However, Scotland still has the legacy of a potentially very intrusive national identity system that has grown up in a highly ad hoc manner and urgently needs an overhaul – perhaps even dismantling entirely.
It may surprise people to hear that Scotland has a “national identity system”. If you looked for it on the statute books, you’d find nearly no mention of it at all. But the fact is that the key features of the widely disliked and now abandoned UK ID system, symbolised by the New Labour “Identity Card”, are shared by a parallel Scottish system.
The UK ID system was deemed dangerous by campaigners because it had the clear intention of linking people’s personal information across government. The ID Card would be linked to a Unique ID number, which would be attached to every record about you in government.
It would be trivially easy for a computer to search government records, and determine that you, Eric Blair, had got an average education, were currently unemployed, while appearing to stay at home more than was healthy for a job seeker and reading the wrong kind of library books for someone needing employment and training. From such “customer insights” New Labour hoped to target you with government “help”, and of course sanction you if you appeared to be avoiding your duties to the state.
The ID Card was never really the problem with Labour’s system, it was the impact of tracking people across every interaction with the government.
The same kind of thinking appears to have been applied in Scotland. Everyone in Scotland is assigned a “Unique Citizen Reference Number” (UCRN) at birth, under a legislative duty assigned to National Records of Scotland. This UCRN was to be utilised by the online “myaccount” logins, and the NHS, linking your activity made across each Scottish Government department.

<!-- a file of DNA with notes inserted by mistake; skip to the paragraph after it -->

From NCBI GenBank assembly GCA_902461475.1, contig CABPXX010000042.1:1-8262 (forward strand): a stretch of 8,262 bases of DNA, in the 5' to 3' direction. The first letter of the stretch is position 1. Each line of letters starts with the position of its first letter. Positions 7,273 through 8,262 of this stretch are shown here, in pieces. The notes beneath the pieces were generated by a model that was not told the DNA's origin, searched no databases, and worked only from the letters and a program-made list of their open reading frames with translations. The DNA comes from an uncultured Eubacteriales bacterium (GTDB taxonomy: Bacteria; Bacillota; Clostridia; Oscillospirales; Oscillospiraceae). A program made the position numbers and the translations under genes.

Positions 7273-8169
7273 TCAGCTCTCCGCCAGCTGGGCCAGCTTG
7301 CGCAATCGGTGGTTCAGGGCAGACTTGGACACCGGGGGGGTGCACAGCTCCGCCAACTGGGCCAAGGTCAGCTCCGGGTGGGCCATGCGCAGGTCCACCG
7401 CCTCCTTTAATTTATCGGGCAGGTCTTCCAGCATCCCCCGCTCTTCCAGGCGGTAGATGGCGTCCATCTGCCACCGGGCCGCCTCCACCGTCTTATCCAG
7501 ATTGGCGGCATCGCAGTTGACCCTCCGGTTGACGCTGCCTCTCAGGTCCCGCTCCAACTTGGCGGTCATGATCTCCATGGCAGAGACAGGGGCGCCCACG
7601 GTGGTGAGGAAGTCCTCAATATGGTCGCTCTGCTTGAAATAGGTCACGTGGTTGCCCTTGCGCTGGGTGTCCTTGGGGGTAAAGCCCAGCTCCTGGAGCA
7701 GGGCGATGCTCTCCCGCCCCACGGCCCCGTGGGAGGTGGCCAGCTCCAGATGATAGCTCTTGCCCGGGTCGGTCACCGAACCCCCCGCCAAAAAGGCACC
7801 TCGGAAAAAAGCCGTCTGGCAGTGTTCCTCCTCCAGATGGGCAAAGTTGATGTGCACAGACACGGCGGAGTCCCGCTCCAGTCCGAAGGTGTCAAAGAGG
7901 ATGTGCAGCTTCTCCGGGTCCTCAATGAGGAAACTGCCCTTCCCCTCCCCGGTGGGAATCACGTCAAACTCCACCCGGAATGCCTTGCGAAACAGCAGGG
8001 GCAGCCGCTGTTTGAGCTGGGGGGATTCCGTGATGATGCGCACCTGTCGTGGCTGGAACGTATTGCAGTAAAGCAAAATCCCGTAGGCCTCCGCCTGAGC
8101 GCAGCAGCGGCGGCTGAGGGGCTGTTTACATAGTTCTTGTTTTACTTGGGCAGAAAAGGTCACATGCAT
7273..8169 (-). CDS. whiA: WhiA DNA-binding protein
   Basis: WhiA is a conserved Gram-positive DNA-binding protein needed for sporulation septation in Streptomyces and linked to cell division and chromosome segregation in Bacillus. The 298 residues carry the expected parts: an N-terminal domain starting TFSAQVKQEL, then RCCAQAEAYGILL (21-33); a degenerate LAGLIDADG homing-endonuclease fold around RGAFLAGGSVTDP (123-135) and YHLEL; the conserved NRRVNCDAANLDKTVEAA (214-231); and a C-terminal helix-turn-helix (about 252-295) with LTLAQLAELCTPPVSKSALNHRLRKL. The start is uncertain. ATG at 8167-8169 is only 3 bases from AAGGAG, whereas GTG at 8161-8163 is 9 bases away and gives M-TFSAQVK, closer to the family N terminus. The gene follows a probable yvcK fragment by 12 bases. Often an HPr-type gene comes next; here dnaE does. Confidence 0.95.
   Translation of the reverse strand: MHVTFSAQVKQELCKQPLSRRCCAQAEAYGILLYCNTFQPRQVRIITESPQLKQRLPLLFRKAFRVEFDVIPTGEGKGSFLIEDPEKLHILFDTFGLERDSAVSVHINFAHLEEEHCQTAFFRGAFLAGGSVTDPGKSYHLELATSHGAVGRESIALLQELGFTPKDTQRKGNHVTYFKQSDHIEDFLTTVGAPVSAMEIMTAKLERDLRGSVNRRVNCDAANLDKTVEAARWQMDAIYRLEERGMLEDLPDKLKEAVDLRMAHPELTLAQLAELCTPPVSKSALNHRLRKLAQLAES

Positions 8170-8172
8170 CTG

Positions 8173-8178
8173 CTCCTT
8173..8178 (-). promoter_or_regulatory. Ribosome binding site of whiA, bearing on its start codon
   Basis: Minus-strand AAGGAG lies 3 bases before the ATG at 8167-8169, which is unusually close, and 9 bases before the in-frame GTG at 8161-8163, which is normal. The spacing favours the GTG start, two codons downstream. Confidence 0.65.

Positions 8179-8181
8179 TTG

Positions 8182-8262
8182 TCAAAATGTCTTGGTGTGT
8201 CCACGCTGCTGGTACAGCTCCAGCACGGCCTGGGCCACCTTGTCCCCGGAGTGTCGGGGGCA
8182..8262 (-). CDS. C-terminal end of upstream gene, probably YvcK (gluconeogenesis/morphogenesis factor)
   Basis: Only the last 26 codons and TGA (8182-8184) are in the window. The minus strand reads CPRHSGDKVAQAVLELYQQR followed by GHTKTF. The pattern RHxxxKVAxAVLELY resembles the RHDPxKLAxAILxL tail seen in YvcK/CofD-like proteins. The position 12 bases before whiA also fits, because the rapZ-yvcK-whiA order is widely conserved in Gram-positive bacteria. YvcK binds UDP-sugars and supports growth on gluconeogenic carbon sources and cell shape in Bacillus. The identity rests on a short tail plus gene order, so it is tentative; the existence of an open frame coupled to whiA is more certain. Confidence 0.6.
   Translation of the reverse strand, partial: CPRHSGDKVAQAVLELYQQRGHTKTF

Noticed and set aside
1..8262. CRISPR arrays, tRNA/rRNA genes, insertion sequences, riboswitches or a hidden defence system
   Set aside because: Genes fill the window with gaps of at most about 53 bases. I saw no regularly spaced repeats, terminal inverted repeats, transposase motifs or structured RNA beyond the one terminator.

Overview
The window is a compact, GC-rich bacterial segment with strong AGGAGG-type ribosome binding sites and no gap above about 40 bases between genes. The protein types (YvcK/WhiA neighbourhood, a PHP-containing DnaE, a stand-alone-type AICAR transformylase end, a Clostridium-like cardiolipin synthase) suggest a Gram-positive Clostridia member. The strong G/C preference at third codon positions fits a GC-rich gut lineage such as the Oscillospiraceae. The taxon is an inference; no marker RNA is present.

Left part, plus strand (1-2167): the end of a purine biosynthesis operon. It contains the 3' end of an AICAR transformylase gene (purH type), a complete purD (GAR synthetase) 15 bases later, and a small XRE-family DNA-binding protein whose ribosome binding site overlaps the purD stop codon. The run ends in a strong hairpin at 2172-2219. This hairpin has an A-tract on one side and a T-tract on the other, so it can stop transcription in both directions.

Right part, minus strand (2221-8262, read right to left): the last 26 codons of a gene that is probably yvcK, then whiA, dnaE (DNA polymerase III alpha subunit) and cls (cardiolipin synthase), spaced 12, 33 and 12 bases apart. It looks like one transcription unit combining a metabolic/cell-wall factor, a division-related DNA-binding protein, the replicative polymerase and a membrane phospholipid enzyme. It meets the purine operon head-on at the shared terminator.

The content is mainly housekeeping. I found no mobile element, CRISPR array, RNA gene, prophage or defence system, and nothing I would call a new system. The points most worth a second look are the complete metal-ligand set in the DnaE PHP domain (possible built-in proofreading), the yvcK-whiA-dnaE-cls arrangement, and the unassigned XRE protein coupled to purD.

The UCRN is already employed by the Scottish Entitlement Card, currently used as a bus pass, local library card and for student services in many colleges.
Between the Scottish Entitlement Card, UCRN, myaccount and repurposing of the NHS Register, the Scottish Government would have in place all the key elements of the UK Labour ID system: a voluntary ID Card; persistent linking of data across government, an online login system and a national ID database with the home address of nearly everyone in the country. All this despite its own Scottish identity principles insisting “persistent identifiers” like the UCRN should not be used.
The major difference between the Scottish and New Labour ID system is, however, that there is barely any legislation governing Scotland’s system.
The card system, for instance, is owned by a consortium of local councils and central government; users wanting education in certain colleges or free bus passes must “opt in”, or forgo the service. This structure also makes it very hard to know if the choice of such a centralised system is rational, or excessively expensive.
The promise of the current Scottish Government to review the way they approach identity and authentication is very welcome. It needs to look at all of these issues, and move on from the top-heavy, centralised model of the early 2000s. There are privacy-friendly ways to approach identity, that can put citizens in control of their relationships with government. These services can be less costly, and favour smaller technology businesses of the kind that are becoming increasingly successful in Scotland.
A truly Scottish identity system could protect rights and provide a major boost to the economy, rather than lumber Scotland with an expensive and unaccountable echo of the Blairite past.
Jim Killock is Executive Director of the Open Rights Group